Peter Hulm


The most inspiring feature of the European Graduate School is that once you have studied at EGS you are never finished. I received my Ph.D. in Media and Communication in 2004 but there isn’t one of my teachers, or most of the School’s professors, whose public lectures I don’t find myself following with avid interest 15 years later to learn what they are thinking about at that moment. This is because EGS specializes in bringing the best thinkers to its seminars to tell you the ideas they are exploring rather than simply regurgitating what they have already thought.

I came to EGS for the star professors such as Peter Greenaway, John Waters, Sandy Stone, Fred Ulfers and Jean Baudrillard but stayed for the students. I travelled to Saas-Fee to write an article about this peculiar beast in the Swiss mountains, but I was so taken by the incredibly lively mix of professionals and academics who were recycling themselves as students for qualifications that had more to do with their intellectual growth than their future careers, that I asked to sign up as well.

My article was titled “Studying under the stars”. The next four years fulfilled all my expectations, and more.

I am not sure I should mention the intellectual rigour of Christopher Fynsk’s explications of Heidegger and Blanchot, since this might seem to be buttering up the current administrators of EGS, but he opened my mind to unexpected intellectual challenges in an unrepentant Nazi and the most sophisticated philosophical writer of our time. At the same time, Claude Lanzmann, Carl Mitcham, Catherine Breillat, Atom Egoyan, and of course Wolfgang Schirmacher – the last practitioner of philosophy as a contact sport – brought art and philosophy down to earth as a practical exercise in living.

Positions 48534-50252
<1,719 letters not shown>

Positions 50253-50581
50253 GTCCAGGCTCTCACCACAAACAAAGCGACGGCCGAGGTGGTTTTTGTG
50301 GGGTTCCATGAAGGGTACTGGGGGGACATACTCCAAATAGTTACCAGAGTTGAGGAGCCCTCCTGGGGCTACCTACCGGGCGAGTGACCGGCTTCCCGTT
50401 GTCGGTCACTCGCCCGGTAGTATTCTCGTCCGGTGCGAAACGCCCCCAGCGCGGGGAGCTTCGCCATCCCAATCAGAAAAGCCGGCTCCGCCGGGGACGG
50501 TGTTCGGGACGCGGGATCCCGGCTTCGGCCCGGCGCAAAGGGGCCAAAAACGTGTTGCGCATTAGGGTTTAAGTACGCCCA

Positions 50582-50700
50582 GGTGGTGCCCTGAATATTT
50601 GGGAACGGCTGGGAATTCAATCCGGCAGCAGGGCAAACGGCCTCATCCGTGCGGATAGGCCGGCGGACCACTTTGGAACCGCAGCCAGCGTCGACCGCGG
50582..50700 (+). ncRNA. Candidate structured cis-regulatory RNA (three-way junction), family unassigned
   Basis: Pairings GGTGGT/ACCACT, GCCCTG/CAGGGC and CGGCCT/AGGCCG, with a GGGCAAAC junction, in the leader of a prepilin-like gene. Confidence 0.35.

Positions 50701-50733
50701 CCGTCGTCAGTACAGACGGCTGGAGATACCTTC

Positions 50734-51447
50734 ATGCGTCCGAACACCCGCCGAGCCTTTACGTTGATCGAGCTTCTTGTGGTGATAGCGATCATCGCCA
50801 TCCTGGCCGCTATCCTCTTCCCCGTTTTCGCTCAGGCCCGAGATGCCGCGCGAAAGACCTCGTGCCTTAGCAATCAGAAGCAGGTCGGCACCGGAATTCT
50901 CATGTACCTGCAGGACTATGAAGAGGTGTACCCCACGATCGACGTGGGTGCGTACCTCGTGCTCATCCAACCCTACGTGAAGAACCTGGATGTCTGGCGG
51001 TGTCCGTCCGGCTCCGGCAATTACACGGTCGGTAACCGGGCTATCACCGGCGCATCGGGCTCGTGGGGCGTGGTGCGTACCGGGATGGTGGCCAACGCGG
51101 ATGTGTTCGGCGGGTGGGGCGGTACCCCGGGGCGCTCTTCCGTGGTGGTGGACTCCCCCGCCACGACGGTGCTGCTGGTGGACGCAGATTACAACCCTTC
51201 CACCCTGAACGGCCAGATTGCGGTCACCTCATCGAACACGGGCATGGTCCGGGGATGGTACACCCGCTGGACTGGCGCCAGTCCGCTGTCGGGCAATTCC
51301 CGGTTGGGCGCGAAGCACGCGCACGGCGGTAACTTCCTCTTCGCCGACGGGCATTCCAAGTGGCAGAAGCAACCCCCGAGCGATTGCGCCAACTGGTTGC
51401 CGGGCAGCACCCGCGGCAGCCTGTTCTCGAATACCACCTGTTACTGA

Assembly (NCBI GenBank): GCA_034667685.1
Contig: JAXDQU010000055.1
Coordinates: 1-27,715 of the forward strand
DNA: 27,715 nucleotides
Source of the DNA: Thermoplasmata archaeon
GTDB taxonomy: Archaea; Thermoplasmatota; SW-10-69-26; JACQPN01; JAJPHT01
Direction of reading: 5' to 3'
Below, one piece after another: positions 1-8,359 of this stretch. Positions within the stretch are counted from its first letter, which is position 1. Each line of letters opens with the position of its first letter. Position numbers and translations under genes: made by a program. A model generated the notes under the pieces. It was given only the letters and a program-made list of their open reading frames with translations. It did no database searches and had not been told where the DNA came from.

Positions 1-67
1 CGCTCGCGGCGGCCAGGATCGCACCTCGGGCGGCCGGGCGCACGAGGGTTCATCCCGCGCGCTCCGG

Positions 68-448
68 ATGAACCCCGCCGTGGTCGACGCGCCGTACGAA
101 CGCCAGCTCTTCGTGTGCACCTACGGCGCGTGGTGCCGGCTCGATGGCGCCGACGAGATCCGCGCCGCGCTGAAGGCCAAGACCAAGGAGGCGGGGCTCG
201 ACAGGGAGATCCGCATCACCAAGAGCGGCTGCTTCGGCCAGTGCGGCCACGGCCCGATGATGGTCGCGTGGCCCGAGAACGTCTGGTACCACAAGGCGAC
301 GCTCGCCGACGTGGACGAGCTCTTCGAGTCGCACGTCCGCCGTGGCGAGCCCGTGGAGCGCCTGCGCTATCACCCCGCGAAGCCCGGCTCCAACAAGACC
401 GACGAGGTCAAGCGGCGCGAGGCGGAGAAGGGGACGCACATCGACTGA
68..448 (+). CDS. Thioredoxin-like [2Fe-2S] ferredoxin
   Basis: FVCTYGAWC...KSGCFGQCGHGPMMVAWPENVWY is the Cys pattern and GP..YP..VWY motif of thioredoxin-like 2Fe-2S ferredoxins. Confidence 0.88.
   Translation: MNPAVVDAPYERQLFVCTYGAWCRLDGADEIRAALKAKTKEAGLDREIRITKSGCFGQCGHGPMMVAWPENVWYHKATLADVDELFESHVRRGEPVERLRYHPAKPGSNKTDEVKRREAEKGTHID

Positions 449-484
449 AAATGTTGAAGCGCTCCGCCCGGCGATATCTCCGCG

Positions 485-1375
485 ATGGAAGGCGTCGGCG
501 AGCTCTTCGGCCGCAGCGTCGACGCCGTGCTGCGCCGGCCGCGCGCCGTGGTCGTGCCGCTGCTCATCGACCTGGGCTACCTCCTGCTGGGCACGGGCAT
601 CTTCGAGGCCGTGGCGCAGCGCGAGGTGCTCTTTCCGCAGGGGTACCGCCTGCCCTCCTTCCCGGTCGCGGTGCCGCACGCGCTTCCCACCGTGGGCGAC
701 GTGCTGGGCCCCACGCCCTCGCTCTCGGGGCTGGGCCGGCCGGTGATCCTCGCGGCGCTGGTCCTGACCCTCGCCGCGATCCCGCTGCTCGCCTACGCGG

My sessions with Jean Baudrillard enabled me to write one of the first articles to give a postmodern interpretation of the Trump phenomenon (American Dream meets American Nightmare). A short time ago I was inspired to record a tribute to Chantal Akerman (In Search of Lost Culture) for a quarterly magazine whose winter edition was concerned with repressive projects of cultural extinction.

Meanwhile, I continue research in my attempt to develop from my Ph.D. dissertation an approach to philosophy I call deictics, from Roman Jakobsen’s linguistic terminology for relativist referencing. Graham Harman, whom I never had the chance to study with at EGS, has been an inspiration via the videos on this site. Just looking over the list of faculty reminds me of how many I have missed out (Michael Schmidt and D.J.Spooky, for two) and how I wish I was 40 years younger and ready to take on a new course of Ph.D. study at EGS again.

And I haven’t even mentioned Slavoj Zizek, Alain Badiou or Avital Ronell, each a star performer in their field.

If you are interested in following my work you can find some articles at and more recent pieces at